When Sir Arthur Conan Doyle Tried Solving a Real Mystery

An 1892 drawing of Sherlock Holmes and Doctor Watson, published in The Strand Magazine
An 1892 drawing of Sherlock Holmes and Doctor Watson, published in The Strand Magazine
Sidney Paget, Wikimedia // Public Domain

On September 1, 1907, the New York Times wrote:

It looks as if Sir Arthur Conan Doyle will eventually come to be considered an even greater detective than he made out Sherlock Holmes to be.

Doyle had found himself embroiled in a case that captured worldwide media attention for the fact that he, and not his famous sleuth, was trying to solve it. In 1906, a man named George Edalji was freed from prison after being sentenced for the crime of animal cruelty. He stood accused of injuring horses and cattle in Great Wyrley, and also of writing letters threatening to do the same to women. Upon his release, he wrote to Doyle asking for the celebrated author’s help in proving his innocence.

Doyle, who typically turned down such requests, was grieving over his wife's death and was eager for a distraction. He suspected Edalji’s Indian heritage was partly to blame for his conviction, as the Staffordshire police were believed to be racially discriminatory and the physical evidence was flimsy. (Another horse had even been attacked while Edalji was in prison.)

Doyle’s theory of the man’s innocence was largely dependent on his eyesight. In a remarkably Holmes-esque observation during their first meeting, Doyle noted Edalji held his newspaper close to his face. Since the animal mutilations had taken place at night and the criminal would have had to navigate a series of obstacles, he figured Edalji’s vision was too poor for the accusations to make sense.

Once Doyle took up his cause, Edalji became a symbol for injustice. Letters poured in, both to Doyle and to the Daily Telegraph, who had published his argument of Edalji’s innocence. The Scottish writer J.M. Barrie (creator of Peter Pan) wrote to say, “I could not doubt that at all events Edalji had been convicted without any evidence worthy of the name.”

Not everyone was convinced. The chief constable, George Anson, did not appreciate Doyle inserting himself into what police considered a closed case. Doyle was not simply posturing as an amateur sleuth: he was a pest, bombarding Anson almost daily with letters questioning their investigation, offering alternative theories, and using his celebrity to keep the case in the newspapers. Since Edalji had already been freed, his intention was to get some kind of financial compensation for the wrongful conviction. Anson responded unkindly, dismissing Doyle’s ideas and delivering sharp retorts.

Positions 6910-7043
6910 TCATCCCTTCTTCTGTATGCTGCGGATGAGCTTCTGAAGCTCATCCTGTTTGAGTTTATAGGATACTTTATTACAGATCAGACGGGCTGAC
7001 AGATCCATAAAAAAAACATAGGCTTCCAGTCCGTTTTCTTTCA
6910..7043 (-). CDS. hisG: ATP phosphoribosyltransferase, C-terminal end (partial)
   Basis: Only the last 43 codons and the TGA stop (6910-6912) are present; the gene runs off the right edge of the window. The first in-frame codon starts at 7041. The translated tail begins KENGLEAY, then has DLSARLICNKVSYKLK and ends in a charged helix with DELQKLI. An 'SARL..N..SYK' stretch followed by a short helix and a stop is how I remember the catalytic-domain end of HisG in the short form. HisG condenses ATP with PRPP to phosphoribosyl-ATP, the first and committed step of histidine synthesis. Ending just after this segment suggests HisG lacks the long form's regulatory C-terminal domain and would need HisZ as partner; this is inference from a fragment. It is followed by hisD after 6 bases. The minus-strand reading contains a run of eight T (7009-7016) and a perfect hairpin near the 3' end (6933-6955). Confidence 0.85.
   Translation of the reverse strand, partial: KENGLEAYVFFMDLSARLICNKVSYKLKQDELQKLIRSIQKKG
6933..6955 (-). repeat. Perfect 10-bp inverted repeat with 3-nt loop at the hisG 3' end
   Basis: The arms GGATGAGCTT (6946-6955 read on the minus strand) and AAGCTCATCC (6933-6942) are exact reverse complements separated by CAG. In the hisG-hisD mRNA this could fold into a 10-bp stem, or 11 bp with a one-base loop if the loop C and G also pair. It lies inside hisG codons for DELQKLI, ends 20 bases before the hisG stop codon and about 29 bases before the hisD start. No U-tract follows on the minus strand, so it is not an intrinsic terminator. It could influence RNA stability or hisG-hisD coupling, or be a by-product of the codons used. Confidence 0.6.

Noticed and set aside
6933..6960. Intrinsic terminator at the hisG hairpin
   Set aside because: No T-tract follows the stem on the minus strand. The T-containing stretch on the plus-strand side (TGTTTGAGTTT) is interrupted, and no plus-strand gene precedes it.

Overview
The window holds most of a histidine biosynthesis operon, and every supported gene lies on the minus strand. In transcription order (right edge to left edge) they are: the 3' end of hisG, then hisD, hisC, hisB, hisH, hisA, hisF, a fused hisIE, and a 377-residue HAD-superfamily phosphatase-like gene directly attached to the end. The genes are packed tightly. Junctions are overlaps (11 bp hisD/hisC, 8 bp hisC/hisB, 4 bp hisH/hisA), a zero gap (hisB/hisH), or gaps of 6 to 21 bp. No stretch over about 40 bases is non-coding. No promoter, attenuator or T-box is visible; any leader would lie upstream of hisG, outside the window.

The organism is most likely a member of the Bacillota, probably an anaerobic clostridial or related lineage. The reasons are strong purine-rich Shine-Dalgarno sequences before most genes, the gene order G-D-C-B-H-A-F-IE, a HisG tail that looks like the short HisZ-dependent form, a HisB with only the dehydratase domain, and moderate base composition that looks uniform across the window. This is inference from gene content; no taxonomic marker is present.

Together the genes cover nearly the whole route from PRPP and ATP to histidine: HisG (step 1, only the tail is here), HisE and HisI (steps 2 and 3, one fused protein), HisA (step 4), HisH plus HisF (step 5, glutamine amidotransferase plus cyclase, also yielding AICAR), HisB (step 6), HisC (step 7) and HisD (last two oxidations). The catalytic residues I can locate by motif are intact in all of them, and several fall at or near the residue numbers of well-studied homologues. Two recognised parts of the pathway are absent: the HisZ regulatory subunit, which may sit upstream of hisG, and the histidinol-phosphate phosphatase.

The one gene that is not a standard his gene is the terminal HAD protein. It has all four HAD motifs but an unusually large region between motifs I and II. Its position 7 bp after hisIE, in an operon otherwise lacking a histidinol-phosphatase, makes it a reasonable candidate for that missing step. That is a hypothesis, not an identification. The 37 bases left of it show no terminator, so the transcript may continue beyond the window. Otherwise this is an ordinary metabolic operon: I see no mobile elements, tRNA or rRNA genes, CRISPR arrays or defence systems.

Doyle was a “contemptible brute,” Anson remarked.

But the author would not be dissuaded, even when an anonymous letter had been delivered to him that was threatening in tone and insisted Edalji was the guilty party. It led him to believe the guilty party was worried enough to try and shut Doyle’s efforts down. By this point, he had isolated his suspicions to Royden Sharp, a former sailor who was said to be aggressive and once showed off a horse lancet capable of inflicting the wounds seen in the injured animals.

Doyle’s actions, the anonymous correspondent wrote, were “to run the risk of losing kidneys and liver.”

Doyle would later learn the letter was not written by a suspect, but instead commissioned by an unlikely tormentor: Constable Anson.

The officer had become so aggrieved with Doyle that he believed forging this letter would either discourage the author or send him on a wild goose chase. In recently discovered records that went up for auction in 2015, Anson even expressed glee that he had fooled “Sherlock Holmes.”

Despite Anson’s attempts to embarrass Doyle, the author had too large a platform for the Home Office to ignore. In 1907, they pardoned Edalji of the mutilation crimes, which allowed him to return to work as a solicitor. But they refused to apologize or offer any restitution.

Doyle was frustrated by their stubborn reaction, but his efforts had one crucial impact on British law: the publicity surrounding Edalji led to the creation of an official Court of Appeals, easing the process for future defendants.

Though Doyle won over the court of public opinion, he failed to solve the case: Sharp was not seriously investigated by police. Whoever had stalked the horses, cows, and sheep during those nights in Great Wyrley has never been identified.

This story was first published in 2016 and republished in 2019.